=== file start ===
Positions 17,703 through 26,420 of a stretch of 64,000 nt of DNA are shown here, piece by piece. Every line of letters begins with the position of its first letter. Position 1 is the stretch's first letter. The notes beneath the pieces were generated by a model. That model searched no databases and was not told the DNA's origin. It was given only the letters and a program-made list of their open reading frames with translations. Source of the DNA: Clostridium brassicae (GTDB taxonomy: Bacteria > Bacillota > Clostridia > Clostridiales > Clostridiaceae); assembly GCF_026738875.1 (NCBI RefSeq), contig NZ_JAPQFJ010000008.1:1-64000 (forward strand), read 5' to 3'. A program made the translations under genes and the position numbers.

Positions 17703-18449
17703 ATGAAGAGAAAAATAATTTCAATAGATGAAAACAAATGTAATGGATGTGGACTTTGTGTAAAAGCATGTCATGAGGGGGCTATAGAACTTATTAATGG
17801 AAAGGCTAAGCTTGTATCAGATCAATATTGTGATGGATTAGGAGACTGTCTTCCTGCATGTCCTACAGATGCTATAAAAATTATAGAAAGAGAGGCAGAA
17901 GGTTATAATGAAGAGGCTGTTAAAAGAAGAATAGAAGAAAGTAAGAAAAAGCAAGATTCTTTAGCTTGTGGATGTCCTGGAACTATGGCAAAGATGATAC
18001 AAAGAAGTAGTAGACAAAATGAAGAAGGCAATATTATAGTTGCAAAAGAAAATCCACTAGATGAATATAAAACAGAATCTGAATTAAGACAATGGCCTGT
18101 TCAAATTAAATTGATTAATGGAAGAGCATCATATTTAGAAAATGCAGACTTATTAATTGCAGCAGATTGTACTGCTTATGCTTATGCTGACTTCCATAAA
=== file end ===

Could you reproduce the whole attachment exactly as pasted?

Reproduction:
Positions 17,703 through 26,420 of a stretch of 64,000 nt of DNA are shown here, piece by piece. Every line of letters begins with the position of its first letter. Position 1 is the stretch's first letter. The notes beneath the pieces were generated by a model. That model searched no databases and was not told the DNA's origin. It was given only the letters and a program-made list of their open reading frames with translations. Source of the DNA: Clostridium brassicae (GTDB taxonomy: Bacteria > Bacillota > Clostridia > Clostridiales > Clostridiaceae); assembly GCF_026738875.1 (NCBI RefSeq), contig NZ_JAPQFJ010000008.1:1-64000 (forward strand), read 5' to 3'. A program made the translations under genes and the position numbers.

Positions 17703-18449
17703 ATGAAGAGAAAAATAATTTCAATAGATGAAAACAAATGTAATGGATGTGGACTTTGTGTAAAAGCATGTCATGAGGGGGCTATAGAACTTATTAATGG
17801 AAAGGCTAAGCTTGTATCAGATCAATATTGTGATGGATTAGGAGACTGTCTTCCTGCATGTCCTACAGATGCTATAAAAATTATAGAAAGAGAGGCAGAA
17901 GGTTATAATGAAGAGGCTGTTAAAAGAAGAATAGAAGAAAGTAAGAAAAAGCAAGATTCTTTAGCTTGTGGATGTCCTGGAACTATGGCAAAGATGATAC
18001 AAAGAAGTAGTAGACAAAATGAAGAAGGCAATATTATAGTTGCAAAAGAAAATCCACTAGATGAATATAAAACAGAATCTGAATTAAGACAATGGCCTGT
18101 TCAAATTAAATTGATTAATGGAAGAGCATCATATTTAGAAAATGCAGACTTATTAATTGCAGCAGATTGTACTGCTTATGCTTATGCTGACTTCCATAAA